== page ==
[OT] Re: MS attacking government use of "open source"

Bob Drzyzgula bob at drzyzgula.org
Fri May 24 19:20:43 PDT 2002

On Fri, May 24, 2002 at 08:43:50PM -0400, Mark Hahn wrote:
> <heresy>
> it's not much of an exaggeration to say that the dissenting states
> are in effect asking to nationalize Windows.
> </heresy>

I think "nationalize" would imply the taking of the
company away from its owners. It would convert the company
from private (or public, in the sense of being publically
traded on a stock exchange) to government ownership. While
what the Non Settling States want to do is more drastic
than what the DOJ wants, it's not nationalization as I
understand it.

What they want to do is probably more akin to turning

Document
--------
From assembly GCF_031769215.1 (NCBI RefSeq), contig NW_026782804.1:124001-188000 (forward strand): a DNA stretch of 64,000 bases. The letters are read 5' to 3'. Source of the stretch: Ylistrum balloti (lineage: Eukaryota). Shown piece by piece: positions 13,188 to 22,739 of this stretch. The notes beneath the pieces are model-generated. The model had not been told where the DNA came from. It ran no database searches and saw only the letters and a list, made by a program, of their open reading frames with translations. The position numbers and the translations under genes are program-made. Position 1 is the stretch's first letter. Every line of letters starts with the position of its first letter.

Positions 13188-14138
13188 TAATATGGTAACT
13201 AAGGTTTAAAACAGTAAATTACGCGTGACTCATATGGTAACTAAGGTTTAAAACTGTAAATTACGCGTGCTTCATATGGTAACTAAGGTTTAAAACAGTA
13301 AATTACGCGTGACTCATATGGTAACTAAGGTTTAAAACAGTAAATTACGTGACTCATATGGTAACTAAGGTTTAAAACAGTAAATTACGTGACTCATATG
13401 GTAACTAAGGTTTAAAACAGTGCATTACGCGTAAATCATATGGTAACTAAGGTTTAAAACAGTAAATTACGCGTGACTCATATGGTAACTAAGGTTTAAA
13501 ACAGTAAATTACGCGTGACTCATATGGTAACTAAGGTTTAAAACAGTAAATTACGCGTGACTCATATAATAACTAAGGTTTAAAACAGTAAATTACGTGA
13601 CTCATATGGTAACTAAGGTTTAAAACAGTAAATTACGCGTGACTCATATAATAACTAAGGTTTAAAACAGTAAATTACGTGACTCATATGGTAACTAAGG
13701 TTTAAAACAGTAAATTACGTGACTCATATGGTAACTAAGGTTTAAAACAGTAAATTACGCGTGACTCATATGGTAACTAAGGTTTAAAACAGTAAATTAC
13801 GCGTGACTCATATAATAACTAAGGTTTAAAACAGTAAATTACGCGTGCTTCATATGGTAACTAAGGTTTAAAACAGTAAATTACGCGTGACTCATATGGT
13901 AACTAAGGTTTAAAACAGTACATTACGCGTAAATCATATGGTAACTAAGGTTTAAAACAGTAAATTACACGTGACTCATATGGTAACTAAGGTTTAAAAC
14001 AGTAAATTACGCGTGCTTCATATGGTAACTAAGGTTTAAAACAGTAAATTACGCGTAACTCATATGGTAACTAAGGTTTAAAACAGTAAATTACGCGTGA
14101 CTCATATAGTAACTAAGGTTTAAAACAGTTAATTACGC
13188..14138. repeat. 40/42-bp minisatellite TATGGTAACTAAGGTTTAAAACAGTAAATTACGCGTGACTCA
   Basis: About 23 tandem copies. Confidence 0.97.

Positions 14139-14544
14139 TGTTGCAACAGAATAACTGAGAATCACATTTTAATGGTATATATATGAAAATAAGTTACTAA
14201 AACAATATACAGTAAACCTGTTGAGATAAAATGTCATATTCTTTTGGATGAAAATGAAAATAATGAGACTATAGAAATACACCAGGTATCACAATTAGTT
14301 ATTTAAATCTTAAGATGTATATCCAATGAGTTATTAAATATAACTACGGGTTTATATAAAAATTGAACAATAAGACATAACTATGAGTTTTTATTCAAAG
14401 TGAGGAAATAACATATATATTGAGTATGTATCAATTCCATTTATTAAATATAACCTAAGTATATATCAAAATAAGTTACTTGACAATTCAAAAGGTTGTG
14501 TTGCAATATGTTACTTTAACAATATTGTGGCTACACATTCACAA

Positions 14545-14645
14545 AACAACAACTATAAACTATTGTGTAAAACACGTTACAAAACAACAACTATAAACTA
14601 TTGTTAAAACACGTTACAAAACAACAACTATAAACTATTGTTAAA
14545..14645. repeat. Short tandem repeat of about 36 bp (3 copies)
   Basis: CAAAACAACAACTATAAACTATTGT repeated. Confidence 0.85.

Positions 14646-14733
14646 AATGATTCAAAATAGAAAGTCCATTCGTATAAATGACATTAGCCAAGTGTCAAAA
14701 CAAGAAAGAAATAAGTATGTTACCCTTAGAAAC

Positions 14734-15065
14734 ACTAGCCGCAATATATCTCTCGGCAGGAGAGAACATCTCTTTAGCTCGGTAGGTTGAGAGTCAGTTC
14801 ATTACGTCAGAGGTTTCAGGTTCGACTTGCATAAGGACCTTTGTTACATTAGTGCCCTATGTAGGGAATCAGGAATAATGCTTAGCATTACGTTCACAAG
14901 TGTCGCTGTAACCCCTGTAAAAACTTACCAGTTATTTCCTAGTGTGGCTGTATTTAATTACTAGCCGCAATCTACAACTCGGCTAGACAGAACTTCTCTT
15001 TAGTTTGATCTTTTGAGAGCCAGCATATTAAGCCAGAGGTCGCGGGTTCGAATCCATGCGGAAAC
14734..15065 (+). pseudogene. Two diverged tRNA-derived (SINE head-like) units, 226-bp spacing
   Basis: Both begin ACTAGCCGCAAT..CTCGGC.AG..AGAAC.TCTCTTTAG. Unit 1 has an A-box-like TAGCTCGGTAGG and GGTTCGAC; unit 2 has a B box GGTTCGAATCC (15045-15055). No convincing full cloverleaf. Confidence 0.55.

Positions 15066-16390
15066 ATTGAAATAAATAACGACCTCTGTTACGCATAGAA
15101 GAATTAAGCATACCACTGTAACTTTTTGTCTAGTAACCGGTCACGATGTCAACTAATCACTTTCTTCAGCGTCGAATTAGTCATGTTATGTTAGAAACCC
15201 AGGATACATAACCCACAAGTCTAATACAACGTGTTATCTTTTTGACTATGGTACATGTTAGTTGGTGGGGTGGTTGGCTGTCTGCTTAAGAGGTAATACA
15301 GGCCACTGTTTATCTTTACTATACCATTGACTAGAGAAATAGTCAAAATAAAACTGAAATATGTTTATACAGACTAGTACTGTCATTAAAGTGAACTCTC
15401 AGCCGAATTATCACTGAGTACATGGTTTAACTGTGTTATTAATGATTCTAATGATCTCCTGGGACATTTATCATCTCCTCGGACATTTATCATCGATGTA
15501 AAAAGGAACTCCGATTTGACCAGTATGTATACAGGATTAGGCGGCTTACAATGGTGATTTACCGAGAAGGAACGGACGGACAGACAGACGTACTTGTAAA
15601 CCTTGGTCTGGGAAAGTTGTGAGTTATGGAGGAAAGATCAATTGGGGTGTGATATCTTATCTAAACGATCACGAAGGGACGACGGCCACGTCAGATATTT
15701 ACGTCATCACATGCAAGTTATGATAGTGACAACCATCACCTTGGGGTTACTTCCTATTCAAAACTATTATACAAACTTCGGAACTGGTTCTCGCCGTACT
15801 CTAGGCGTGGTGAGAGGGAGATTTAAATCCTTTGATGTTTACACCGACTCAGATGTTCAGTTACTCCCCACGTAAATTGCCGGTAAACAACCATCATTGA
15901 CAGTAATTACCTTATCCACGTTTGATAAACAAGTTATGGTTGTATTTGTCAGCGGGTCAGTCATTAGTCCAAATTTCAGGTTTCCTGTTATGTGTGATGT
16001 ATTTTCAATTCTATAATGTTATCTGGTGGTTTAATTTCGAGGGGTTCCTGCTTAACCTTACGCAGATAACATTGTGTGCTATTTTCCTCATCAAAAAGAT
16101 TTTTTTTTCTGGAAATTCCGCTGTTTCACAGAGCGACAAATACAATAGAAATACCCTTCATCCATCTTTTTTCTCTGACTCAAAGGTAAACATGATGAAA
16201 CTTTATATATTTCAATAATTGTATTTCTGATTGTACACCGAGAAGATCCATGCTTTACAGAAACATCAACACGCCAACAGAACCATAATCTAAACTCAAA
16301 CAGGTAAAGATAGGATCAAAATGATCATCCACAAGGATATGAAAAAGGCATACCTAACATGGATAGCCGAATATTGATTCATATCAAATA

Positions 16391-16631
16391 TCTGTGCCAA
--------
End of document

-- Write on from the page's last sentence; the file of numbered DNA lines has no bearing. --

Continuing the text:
Microsoft into a regulated monopoly, as opposed to the
unregulated monopoly that it is today. The US hasn't, to my
knowledge, had many regulated monopolies of national scope;
the primary exception that comes to mind being AT&T. Also,
I suppose, prior to the Reagan Administration, the airline
industry was sort of a regulated oligopoly (it still is
to a large extent, but not as completely as it was back
then). Most regulated monopolies tend to be local -- the
utilities carrying water & sewer, natural gas, electricity,
telephone and Cable TV to and from homes and business.

Under US antitrust law, as I understand it, the primary
alternative to regulating a monopoly is to restructure
it so as to turn it into something that is no longer a
monopoly. This is, for example, what they did to Standard
Oil and ultimately to AT&T, and is more along the lines
of what Jackson wanted to do by breaking Microsoft into
muliple entities.

Whatever, the regulated monopoly of national scope isn't
a model that's all that familiar to americans today.
But if the non-settling states ultimately prevail, it
could become a fact of life.


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